Reliance Worldwide Corporation (ASX:RWC) shares have been recently supported by two themes: i) Expectations that US sales continue to show resilience into 1H21 and ii) A shift in investor preference towards cyclical stocks. A market update issued early last month revealed that the impact of COVID-19 on RWC’s operations is varied by region. Accordingly, we recently undertook a review of the fundamentals to assess whether there is value at current levels.
About Reliance Worldwide
The Company is a global designer, manufacturer and supplier of premium-branded water flow and control products. These are typically used by end-users such as plumbers/contractors. These end customers purchase RWC’s products (either as individual products or in combination with other products as plumbing solutions) through a number of distributors, including wholesalers and retailers, through their physical and online stores.
RWC holds the leading market position in a number of product categories. It was also the first to introduce a full range of Push-To-Connect (PTC) fittings to the US plumbing industry, through its premium SharkBite brand in 2004. PTC fittings allow lengths of pipe to be connected through a rapid push-on connection mechanism, without the need for soldering, clamps/rings, glue or tools.
The Company has three operating segments: Americas, Europe Middle East & Africa (EMEA) and Asia Pacific (APAC). The Americas and EMEA segments each contribute ~40% of group earnings.
How has COVID-19 impacted the business?
The EMEA segment has been the most affected, with demand at only 35-40% of levels prior to COVID-19. In the Americas segment, sales in the US are tracking ‘broadly in line with expectations’. Although Canada (a much smaller contributor to the Americas segment) has been affected by restrictions on activity in some provinces.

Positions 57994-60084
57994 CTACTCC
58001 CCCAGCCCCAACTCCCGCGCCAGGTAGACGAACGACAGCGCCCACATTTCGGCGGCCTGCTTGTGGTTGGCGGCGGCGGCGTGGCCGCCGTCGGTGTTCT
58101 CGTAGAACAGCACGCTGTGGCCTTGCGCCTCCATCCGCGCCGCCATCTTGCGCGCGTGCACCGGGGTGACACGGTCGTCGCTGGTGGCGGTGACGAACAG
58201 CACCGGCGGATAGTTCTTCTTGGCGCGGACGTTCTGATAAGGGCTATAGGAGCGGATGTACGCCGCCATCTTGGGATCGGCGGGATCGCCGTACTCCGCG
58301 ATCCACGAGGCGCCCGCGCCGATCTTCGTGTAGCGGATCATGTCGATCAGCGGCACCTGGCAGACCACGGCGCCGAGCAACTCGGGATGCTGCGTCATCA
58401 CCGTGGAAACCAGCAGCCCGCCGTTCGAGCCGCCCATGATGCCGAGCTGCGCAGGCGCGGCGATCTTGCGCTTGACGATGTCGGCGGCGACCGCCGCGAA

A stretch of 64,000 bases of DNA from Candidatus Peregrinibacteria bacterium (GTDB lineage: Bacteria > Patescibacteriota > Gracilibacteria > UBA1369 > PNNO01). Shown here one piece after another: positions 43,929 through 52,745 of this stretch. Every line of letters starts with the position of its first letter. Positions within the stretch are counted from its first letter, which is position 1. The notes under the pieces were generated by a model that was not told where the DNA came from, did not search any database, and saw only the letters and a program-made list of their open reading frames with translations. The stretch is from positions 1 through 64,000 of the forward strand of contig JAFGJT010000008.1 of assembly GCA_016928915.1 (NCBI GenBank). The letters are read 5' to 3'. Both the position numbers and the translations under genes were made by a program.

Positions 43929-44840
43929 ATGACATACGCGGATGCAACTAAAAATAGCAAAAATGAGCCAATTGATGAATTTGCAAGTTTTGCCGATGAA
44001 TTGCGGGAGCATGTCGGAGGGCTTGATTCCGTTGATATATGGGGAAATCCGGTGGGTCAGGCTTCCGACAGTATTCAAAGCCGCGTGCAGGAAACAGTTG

The key factor underpinning recent sales performance in the US is that plumbing in that country is an essential service. Unlike the UK, channel partners have not limited services. RWC notes DIY sales have increased as people stay at home (i.e. the decision to repair a pipe or fix a hot water system is unlikely to be deferred based on social distancing). This makes RWC’s US business relatively defensive, as RWC’s products in the US are principally for the repair market and minor remodel segment.
Operations in Australia, which comprise the majority of the Asia Pacific (APAC) segment, have not seen a significant deterioration to date. However, management expect new housing construction (which accounts for ~50% of demand) to decline over the next year. The reason why RWC’s Australian business does not have the same level of defensiveness as the US business is due to its heavy use in new construction. As such, volumes in Australia are forecast to fall 15-20% in FY21.
In response to COVID-19, the Company has implemented cost savings that include: i) Placing 40% of UK workforce on furlough (i.e. a leave of absence) and ii) Cuts to executive and Board remuneration. These actions are in addition to cost savings and improved efficiencies generated across the business from other measures. Further, the cost base is benefitting from lower copper and resin prices.